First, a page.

Missing Luol

The last time Luol Deng wasn’t on the Chicago Bulls, I hadn’t even turned 12 years old yet.

The NBA was barely even on my radar back then,  but that year (2004-05) the Bulls made the playoffs for the first time since MJ, so I followed along. I remember Kirk Hinrich before he was encased in neoprene, Eddy Curry before he ate himself out of the league, Tyson Chandler before he became the defensive linchpin we all know today, Ben Gordon going bonkers off the bench, Andres Nocioni being all gritty and whatnot, and Deng…well, Luol was much the same player then that he is now.

That year, Deng started 45 games for a team that finished third in the East* and averaged about 15 points, 7 rebounds and 3 assists per 36 minutes, according to Basketball-Reference. In 2012-13, the second of two consecutive all-star seasons for Luol, he averaged about 15 points, 6 rebounds and 3 assists per 36 minutes. Make of that what you will.

*The Bulls got the fourth seed that year and lost to the Washington Wizards because the NBA hadn’t changed the rule that gave the top three seeds in each conference to the division winners. Two years later, they would finish third again, but receive the fifth seed because the Cleveland Cavaliers finished ahead of them and the NBA only allows one non-division winner to move into the top four. The lesson, as always: divisions are silly.

My point, of course, is that Luol Deng means a lot to us Bulls fans. We’ve fake-traded him too many times to count, but we love him. We love his consistency, we love his personality, we love his intensity… and then suddenly, there’s this:

There are so many things wrong with this picture I almost don’t know where to start. The 8 on his chest, the maroon and gold, the city…it’s just so wrong. I’m really not OK with Luol Deng on the Cleveland Cavaliers.

The hardest part is that we basically saw this coming, but we didn’t see this coming. It’s been clear for months that Deng would be moving on this summer. He’s getting older, and the Bulls are owned by Jerry Reinsdorf, who is notorious for his unwillingness to spend money on his basketball team. His baseball team, the Chicago White Sox, is another story, but that’s not the point. The point is that we’ve known forever that Deng likely wouldn’t be back next season, especially once Derrick Rose went down again, but we always assumed it would be either right at the deadline or in the summer. Not, you know, shortly before midnight on January 6, out of the clear blue sky.

It’s one thing when your team trades its longest-tenured player. It’s another when that player happens to be Luol Deng.

I mean…how do you not love this guy? This is a guy who insisted before last season that he be introduced as from South Sudan instead of Duke after South Sudan gained its independence. Every person who’s ever so much as been in the same room as Deng raves about him. When he was traded, Joakim Noah straight up refused to speak to the media. Joakim Noah has never refused to speak to the media in his life, but that’s how much he loved Luol.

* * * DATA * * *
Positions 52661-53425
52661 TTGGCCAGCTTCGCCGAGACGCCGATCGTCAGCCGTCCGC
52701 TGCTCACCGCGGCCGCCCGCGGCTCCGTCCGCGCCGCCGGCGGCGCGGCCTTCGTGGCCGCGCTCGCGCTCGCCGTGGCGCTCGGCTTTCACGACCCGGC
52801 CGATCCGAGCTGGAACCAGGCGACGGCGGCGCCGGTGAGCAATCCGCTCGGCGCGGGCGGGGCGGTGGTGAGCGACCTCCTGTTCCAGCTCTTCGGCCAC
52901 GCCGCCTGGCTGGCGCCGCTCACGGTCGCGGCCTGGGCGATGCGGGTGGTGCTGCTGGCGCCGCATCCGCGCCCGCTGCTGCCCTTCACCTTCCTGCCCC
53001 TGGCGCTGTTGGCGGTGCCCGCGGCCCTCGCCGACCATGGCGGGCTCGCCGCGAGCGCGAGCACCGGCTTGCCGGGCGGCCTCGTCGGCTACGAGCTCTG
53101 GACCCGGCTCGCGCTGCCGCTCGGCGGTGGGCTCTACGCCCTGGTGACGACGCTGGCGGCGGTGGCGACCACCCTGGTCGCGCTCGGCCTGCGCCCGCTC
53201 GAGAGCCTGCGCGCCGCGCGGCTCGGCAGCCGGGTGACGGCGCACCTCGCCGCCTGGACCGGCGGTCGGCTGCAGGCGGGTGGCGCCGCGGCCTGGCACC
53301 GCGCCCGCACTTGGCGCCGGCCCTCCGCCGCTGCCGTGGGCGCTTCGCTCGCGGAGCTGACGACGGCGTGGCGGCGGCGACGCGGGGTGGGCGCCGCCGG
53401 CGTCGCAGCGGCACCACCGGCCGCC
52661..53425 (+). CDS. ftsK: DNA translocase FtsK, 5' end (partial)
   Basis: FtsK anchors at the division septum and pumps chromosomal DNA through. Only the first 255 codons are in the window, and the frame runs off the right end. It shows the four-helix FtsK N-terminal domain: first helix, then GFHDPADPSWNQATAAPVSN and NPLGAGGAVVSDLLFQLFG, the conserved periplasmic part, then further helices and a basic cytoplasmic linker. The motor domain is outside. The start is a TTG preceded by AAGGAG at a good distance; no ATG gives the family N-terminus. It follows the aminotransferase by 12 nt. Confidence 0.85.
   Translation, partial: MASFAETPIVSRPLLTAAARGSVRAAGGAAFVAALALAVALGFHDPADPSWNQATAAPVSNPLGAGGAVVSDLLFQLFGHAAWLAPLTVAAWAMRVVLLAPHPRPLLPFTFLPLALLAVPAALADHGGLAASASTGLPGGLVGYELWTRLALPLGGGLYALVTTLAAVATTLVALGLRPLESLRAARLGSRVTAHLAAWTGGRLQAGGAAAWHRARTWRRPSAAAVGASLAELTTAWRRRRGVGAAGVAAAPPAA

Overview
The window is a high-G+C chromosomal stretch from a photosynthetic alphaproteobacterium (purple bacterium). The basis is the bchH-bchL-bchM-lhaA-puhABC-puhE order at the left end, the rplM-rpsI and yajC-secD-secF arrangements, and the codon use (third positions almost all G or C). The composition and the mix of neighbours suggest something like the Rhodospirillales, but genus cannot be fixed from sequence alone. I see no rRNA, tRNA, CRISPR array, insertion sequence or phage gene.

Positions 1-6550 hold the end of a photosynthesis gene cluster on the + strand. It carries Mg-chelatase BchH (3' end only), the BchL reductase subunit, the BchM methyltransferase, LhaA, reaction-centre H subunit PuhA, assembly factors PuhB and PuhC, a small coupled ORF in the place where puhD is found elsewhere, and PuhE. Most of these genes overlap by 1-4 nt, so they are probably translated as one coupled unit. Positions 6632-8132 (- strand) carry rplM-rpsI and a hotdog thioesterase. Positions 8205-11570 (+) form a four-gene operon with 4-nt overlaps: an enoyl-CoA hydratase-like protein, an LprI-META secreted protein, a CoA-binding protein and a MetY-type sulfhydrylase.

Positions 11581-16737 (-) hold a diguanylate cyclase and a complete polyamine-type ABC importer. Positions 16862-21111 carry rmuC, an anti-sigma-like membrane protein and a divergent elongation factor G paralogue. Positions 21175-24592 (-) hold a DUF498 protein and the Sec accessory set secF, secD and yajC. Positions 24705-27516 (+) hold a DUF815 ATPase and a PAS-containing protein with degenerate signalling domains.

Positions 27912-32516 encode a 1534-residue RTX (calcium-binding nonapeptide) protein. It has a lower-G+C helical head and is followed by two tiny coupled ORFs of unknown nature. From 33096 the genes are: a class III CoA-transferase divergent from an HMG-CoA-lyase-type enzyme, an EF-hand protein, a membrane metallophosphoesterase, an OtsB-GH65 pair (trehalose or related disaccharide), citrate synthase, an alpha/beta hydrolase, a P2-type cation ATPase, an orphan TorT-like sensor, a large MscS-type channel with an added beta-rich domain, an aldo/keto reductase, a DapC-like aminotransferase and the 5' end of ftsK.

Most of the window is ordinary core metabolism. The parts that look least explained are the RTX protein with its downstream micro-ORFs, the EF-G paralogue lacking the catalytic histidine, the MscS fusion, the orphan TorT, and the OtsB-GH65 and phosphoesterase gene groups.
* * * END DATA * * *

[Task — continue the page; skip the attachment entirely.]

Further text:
In this piece by KC Johnson of the Chicago Tribune, Deng says he just wishes he’d gotten a chance to say goodbye to his teammates, and everyone else who works for the team.

Deng saw the comments his teammates made in the wake of his trade, the ones that made it clear he’ll be remembered for more than being a two-time All-Star. He appreciated those.

“I wish (the trade) was face-to-face so I could say good-bye to my teammates,” Deng said. “I had to call them and talk to each one. There are workers at the stadium, people at the Berto, I wanted to say good-bye face-to-face. After nine or 10 years, those are not just people you work with. Some of them, I’m closer to them than teammates. The way I went down, I wish it wasn’t a phone call.”

So, this sucks. I wish things had played out differently, I wish Deng was still a Bull, I wish I wish I wish. But as hard as this is now, it’s going to get even harder.

If you’ve followed the Bulls for a while, you probably already know this, but I’m going to explain it anyway. The Bulls are notorious for dragging their departing players through the muck after they leave. According to any number of reports, Deng turned down a three year, $30 million extension before the trade. Boom. There’s your “he wasn’t willing to sacrifice for the good of the team” narrative. It will probably get worse than that.

You think I’m exaggerating? Surely the Bulls wouldn’t do that to someone as classy as Luol Deng, you say, because you’re a strawman whom I’ve created solely for the purpose of making this point.** Oh but they would. In fact, they did it WHILE HE WAS STILL ON THE TEAM in 2009. Deng had a leg injury that was keeping him out of the lineup, and the Bulls straight up issued a press release calling him out and basically telling him to suck it up. Unfortunately, that press release no longer exists, but I can show you this article about it. If they did it back then, why wouldn’t they do it now?

**Also, don’t call me Shirley.

That’s where this is at.

I wish nothing but the best for Luol. He leaves as a borderline legend in Chicago, someone who absolutely deserves to have his number retired someday. He’s scored the fourth-most points in franchise history, behind only Michael Jordan, Scottie Pippen and Bob Love. I don’t really like the Cavaliers, as a general rule, but I really hope they can put together a deep playoff run for Deng. He deserves it.

For now, though, I guess I just have to deal with it.

Miss u, Lu.

Caleb Nordgren

Caleb is a proud Chicagoan still adjusting to life away from the big city. He's a journalism student at Michigan State, the Editor of Pippen Ain't Easy and can be found at any given time on Twitter, talking about basketball and generally being sarcastic.